The chip at the core of the Sprite microsatellite is smaller than a dime.
What’s the News: Imagine a cloud of tiny satellites, each no larger than a postage stamp, sailing like dust on solar winds through a planet’s atmosphere and sending radio signals home, with no need for fuel. When a small patch of real estate opened up on an International Space Station experiment, researchers jumped at the chance to test the durability of such tiny “satellites on a chip,” which they hope to eventually deploy in atmospheres like Saturn’s, and three of the miniature objects are being delivered to the Space Station by Endeavor on its final flight (which was just scrubbed for today
). They will allow researchers to see how well such microsatellites hold up to radiation and other rigors of space. How the Heck:
The mini-satellites, developed by Cornell University and Sandia National Laboratories and called “Sprites,” are intended to take data about chemistry, radiation, and other properties—they could even be used to detect whether a planet’s atmosphere has any chemical signatures of possible life, such as nitrogen.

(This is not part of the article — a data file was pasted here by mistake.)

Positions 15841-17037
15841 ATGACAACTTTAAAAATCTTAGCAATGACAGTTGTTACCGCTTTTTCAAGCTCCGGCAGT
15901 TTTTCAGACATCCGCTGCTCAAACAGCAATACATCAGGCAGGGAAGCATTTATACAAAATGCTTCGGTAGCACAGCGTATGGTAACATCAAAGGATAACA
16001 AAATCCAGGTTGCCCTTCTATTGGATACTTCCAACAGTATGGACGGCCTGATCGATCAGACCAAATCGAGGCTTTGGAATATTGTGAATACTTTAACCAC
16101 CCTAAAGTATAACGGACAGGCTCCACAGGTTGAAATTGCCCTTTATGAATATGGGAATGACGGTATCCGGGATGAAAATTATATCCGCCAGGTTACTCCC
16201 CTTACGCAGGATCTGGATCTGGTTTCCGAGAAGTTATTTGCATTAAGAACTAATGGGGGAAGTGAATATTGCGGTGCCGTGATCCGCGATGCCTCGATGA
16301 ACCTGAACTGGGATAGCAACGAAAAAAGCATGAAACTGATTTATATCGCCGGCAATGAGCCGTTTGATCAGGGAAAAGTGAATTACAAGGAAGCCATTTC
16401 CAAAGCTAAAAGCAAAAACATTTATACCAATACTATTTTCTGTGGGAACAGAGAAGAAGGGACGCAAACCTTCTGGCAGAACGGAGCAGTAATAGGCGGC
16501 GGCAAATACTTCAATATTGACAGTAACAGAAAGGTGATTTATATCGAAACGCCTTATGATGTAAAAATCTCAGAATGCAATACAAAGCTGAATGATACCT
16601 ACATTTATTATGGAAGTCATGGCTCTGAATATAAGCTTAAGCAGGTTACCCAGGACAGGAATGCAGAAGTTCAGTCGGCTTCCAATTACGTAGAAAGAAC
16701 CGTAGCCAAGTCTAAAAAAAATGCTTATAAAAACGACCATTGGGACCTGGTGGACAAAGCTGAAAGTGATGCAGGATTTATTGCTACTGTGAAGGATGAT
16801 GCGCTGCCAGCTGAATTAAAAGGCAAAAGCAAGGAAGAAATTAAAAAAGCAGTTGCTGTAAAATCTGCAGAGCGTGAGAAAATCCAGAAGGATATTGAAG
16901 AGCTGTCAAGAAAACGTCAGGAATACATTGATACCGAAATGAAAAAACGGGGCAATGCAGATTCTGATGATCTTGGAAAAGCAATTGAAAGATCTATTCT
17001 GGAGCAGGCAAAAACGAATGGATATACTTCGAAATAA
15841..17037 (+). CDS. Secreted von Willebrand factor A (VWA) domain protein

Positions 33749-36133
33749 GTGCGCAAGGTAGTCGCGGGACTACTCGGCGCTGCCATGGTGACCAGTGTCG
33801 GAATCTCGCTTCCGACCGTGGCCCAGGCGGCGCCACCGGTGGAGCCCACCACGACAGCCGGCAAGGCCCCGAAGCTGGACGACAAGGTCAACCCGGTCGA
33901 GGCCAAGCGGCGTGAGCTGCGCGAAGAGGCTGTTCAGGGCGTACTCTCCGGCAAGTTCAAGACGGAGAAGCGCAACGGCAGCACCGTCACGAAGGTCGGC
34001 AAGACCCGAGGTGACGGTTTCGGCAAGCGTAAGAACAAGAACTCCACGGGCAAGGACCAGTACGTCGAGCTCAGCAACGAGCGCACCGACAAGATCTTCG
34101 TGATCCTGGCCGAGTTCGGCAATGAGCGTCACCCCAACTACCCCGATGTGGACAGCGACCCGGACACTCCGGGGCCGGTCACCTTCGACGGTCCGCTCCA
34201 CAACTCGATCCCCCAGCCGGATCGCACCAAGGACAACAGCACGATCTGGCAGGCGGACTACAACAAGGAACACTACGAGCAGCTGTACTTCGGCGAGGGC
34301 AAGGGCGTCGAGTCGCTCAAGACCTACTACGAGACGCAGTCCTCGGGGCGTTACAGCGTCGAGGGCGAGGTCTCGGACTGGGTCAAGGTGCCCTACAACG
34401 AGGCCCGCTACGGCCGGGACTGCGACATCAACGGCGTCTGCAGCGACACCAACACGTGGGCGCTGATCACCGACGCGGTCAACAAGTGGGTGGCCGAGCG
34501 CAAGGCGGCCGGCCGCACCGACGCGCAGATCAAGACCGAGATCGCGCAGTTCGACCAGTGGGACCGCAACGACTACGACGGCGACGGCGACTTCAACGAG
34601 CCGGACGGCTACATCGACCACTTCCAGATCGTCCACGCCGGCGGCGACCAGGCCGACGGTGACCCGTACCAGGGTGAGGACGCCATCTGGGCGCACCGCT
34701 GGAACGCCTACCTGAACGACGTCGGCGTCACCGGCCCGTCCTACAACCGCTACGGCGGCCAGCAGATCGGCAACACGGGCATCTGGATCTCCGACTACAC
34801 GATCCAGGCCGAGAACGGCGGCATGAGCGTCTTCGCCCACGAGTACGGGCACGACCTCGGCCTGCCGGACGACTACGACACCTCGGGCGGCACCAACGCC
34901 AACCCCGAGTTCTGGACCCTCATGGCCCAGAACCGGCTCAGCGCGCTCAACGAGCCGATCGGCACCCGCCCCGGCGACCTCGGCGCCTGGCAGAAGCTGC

Instead of using fuel, the tiny printed squares of silicon would rely on physical phenomena already present in space to get around. The sun’s radiation pressure is one prospective source of propellant—essentially, light leaving the sun collides with small particles like dust and pushes them gently farther out into the solar system. The idea of such "solar sailing" has been around since the 1920s, and the first successful launch of a solar sail-propelled craft, IKAROS, was in 2010.
The satellites could also sail on electromagnetic effects like those that contribute to the formation of the rings of Saturn. Traditional spacecraft use fuel to surf a planet’s gravitational field to execute a flyby, while a charged Sprite chip would ride the planet’s electromagnetic field.
The three prototypes going into space on Endeavor each have a special radio signature that will let researchers tell them apart, which is key: when scientists release a cloud of the satellites into an atmosphere, each will be identifiable.
The Future Holds: While they are up there, the three Sprites on the International Space Station will be transmitting data back to Earth, and when they are returned to the researchers in several years, they will be examined for damage. Floating through space can be a dangerous business, and this experiment will help them deduce how Sprites would handle a real-life deployment. (via PhysOrg
Image credit: Cornell Space Systems Design Studio